It’s tough to go through the mood swings of bipolar disorder. Depression can make it hard to do the things you want and need to do. During manic periods, you may be reckless and volatile.
The best way to avoid mood swings is to get treatment. You may not be able to totally prevent bouts of mania or depression. Even people who always take their medication and take care of their health can still have mood swings from time to time. That's why it's important to catch changes in your mood, energy levels, and sleeping patterns before they turn into something serious.
The bipolar spectrum is a term used to refer to conditions that include not only bipolar disorder as traditionally defined (that is, clear episodes of mania or hypomania as well as depressive syndromes) but also other types of mental conditions that can involve depression or mood swings without manic or hypomanic episodes -- including some impulse control disorders, anxiety disorders, personality disorders, and forms of substance abuse. Some psychiatrists find the "bipolar spectrum" concept to be...
At first, mood swings may take you by surprise. But over time, you might start to see patterns or signs that you're entering a period of mania or depression. Aside from a shift in your mood, look for changes in your:
Alcohol or drug use
Mood episodes in bipolar disorder often happen suddenly, for no particular reason. Sometimes, you may notice that there are specific things that can trigger mania or depression, such as getting too little sleep, changes to your daily routine, or jet lag when you travel. Many people find they're more likely to become depressed or manic during stressful times at work or during holidays. Some people see seasonal patterns to their mood changes.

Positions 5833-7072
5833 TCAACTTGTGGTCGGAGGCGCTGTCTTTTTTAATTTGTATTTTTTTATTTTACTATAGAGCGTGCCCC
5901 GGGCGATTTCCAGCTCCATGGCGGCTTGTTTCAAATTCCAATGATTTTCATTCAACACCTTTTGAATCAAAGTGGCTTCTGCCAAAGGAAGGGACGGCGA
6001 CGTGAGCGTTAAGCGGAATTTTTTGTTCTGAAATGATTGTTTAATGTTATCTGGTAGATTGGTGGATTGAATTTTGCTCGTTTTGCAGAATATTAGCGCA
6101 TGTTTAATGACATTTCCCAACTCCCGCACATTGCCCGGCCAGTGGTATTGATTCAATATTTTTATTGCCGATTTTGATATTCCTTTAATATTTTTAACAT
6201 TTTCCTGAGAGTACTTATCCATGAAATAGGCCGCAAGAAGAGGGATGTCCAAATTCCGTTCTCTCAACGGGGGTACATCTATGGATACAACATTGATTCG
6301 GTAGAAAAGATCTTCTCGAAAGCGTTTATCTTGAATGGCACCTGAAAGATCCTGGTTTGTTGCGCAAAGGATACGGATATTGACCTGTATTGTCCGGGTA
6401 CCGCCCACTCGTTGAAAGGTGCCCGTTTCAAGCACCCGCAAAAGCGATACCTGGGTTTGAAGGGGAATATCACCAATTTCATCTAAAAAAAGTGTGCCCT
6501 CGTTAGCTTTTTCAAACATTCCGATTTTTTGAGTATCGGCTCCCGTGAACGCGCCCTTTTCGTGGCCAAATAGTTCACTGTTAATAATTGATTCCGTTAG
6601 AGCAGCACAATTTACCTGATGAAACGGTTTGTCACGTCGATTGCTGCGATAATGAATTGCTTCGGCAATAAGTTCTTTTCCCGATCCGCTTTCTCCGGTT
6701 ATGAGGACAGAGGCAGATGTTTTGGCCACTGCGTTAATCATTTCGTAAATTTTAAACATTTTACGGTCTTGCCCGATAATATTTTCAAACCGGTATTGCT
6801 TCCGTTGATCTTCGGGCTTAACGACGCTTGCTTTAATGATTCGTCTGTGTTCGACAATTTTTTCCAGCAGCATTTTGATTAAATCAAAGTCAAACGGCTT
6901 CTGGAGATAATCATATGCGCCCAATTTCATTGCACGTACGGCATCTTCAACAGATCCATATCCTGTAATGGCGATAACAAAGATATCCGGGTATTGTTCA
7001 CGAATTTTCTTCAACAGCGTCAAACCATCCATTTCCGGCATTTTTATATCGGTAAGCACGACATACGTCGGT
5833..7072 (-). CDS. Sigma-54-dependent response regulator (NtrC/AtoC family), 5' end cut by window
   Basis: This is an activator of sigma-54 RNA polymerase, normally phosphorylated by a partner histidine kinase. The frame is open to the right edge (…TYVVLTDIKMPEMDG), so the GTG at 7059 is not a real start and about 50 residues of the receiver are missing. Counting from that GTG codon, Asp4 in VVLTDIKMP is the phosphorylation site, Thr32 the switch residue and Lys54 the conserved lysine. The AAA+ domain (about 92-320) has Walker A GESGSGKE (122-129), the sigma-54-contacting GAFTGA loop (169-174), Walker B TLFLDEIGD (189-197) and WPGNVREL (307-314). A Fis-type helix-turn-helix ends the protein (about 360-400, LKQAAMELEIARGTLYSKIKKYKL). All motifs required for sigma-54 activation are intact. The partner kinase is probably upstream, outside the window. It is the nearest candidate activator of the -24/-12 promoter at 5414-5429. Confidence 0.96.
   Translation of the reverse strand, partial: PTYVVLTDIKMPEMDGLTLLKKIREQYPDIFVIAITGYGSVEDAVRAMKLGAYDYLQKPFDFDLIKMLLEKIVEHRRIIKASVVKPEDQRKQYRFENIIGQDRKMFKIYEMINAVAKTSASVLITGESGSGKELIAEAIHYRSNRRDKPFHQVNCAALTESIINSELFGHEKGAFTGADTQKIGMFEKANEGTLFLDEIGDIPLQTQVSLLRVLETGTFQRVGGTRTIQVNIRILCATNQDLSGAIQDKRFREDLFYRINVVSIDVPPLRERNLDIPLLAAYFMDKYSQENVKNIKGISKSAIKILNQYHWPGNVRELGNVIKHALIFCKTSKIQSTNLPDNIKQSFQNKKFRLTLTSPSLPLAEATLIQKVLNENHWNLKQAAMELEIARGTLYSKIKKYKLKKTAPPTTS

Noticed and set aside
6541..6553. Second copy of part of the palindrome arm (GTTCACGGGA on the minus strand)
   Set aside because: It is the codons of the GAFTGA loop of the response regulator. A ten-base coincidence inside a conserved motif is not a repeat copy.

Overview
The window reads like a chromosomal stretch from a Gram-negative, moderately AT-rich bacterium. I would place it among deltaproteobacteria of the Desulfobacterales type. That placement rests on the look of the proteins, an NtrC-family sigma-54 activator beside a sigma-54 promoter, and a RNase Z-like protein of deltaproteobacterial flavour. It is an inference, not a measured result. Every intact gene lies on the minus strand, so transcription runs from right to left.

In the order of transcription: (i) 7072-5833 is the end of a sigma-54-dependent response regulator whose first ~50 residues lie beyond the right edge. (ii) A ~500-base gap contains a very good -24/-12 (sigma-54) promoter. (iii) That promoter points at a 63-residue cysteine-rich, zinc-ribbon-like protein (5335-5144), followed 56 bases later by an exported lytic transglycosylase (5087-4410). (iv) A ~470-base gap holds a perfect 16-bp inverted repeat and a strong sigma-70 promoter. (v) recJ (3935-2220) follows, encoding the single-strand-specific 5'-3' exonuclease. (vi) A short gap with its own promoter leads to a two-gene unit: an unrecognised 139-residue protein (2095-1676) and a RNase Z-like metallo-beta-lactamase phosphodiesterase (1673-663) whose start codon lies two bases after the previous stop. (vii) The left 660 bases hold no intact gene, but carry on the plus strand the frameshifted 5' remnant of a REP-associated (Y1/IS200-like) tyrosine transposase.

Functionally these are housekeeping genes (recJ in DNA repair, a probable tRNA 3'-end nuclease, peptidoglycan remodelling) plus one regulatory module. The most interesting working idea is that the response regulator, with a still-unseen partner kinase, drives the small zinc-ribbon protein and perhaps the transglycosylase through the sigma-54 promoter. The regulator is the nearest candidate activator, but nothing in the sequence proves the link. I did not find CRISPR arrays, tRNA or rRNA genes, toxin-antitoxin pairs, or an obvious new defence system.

One good way to spot your triggers is to keep a journal. Make note of big events, stresses, your medication dose, and the amount of sleep you're getting. Over time, you might see some patterns.
Of course, there may be triggers that you just can’t avoid, like a serious illness or the death of a loved one. But if you can recognize the things that are likely to bring on mania or depression, you can prepare for times when you might be most vulnerable. Work with a mental health professional to plan what to do when you think a mood swing might happen. Ask for more help from family and friends. Have them check in more often so you get extra support.
If you see the signs of potential trouble, get help. Don't wait for the mood episode to pass on its own. You might be able to stop a minor change from becoming a serious problem.